There’s been plenty of speculation, and a prominent property research company has now made the call: Australia’s two biggest markets are due for a change in ranking within the next year, against a backdrop of declining price growth nationwide.
Melbourne dwellings will grow at a rate of eight per cent to 13 per cent, compared to Sydney’s four per cent and nine per cent, according to the report.
That compares to a combined capital city outlook of three per cent to eight per cent, down from the 9.8 per cent recorded in the year to June 2015.
Much of the drag on the national outlook is down to the drop in Sydney, according to SQM Research managing director Louis Christopher.
“We forecast the national residential housing market will slowdown in 2016 predominantly as a result of a slowing Sydney housing market. However, we do not believe the market will record a fall in prices for the year. There might be one quarter perhaps where Sydney records a marginal decline. But that should be it.”
Other reasons for the slowdown are attributed to the APRA crackdown on investor lending, a slowing national economy and recent movements by banks to raise interest rates despite the RBA shifting rates downwards.
“One of the key risks to the housing market over the medium to long term is the looming threat of global deflation, and this is quite a danger to our markets here given the level of debt in the housing market right now, which we note has risen again against incomes over the course of 2014/2015 to be at all-time highs. This threat became all too apparent this week when Westpac lifted their variable home loan lending rate,” Mr Christopher said.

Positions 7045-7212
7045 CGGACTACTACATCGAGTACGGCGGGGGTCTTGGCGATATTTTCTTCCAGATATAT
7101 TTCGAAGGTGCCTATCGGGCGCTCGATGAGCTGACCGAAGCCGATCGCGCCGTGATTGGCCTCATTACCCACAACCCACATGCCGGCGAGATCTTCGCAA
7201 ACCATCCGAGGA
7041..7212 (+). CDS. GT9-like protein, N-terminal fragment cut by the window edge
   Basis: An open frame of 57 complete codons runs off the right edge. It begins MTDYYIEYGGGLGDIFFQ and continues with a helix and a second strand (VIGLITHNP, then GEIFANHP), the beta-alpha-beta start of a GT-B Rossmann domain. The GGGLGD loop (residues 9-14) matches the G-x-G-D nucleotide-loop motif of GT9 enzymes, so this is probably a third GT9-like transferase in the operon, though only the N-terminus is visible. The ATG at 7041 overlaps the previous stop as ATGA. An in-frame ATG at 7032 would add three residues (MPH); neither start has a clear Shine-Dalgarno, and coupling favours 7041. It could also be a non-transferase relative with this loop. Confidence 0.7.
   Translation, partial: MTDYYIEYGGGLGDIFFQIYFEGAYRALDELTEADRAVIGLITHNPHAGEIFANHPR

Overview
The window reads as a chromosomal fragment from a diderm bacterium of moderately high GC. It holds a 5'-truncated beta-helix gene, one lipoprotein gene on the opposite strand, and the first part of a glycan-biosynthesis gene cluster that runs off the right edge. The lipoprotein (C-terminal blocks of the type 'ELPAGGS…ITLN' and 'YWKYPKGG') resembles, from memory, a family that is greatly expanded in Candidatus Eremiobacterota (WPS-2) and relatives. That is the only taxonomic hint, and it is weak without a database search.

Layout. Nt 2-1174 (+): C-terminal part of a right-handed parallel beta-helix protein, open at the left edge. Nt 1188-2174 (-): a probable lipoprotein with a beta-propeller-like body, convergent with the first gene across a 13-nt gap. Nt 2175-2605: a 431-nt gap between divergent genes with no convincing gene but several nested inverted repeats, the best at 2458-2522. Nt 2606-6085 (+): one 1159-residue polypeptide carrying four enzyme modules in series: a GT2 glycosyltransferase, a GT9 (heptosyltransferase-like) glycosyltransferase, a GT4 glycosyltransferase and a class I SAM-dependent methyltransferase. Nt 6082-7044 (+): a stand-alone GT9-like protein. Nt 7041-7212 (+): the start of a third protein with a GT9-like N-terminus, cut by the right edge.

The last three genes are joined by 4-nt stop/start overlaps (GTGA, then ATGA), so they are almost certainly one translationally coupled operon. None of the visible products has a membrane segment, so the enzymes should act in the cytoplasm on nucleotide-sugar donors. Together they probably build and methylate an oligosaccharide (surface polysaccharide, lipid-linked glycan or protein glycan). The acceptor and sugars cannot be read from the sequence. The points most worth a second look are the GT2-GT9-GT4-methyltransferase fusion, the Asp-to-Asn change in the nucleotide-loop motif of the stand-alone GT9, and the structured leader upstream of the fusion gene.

However, Mr Christopher said it is highly unlikely that the national market will undergo an across-the-board price correction, and there may even be relief on the horizon for suffering investors in some capital cities.
“and Darwin will record falls again next year; however, we believe by the end of the year both those cities may reach the bottom of their four-year downturn,” he added.
Along with Melbourne, two surprise cities make up the remainder of the SQM’s tips for high-performing markets in 2016.
“We believe that Melbourne will be the outperformer of the year, followed by the Gold Coast and Hobart. Each of these respective cities are benefiting from the lower Australian dollar,” Mr Christopher said.
The news gets better for investors in Australia’s second most populous city, with Melbourne tipped to beat Sydney in regards to rent growth in 2016.
Combined unit and house rents are forecast to grow between four per cent and seven per cent, according to SQM.
That compares to a prediction of zero per cent to three per cent for Sydney.
“We believe the threat of a massive oversupply in Melbourne has been overstated. Indeed, our vacancy rates for that city have fallen for the year as population growth and housing formation have quickly absorbed the new stock being completed,” Mr Christopher explained.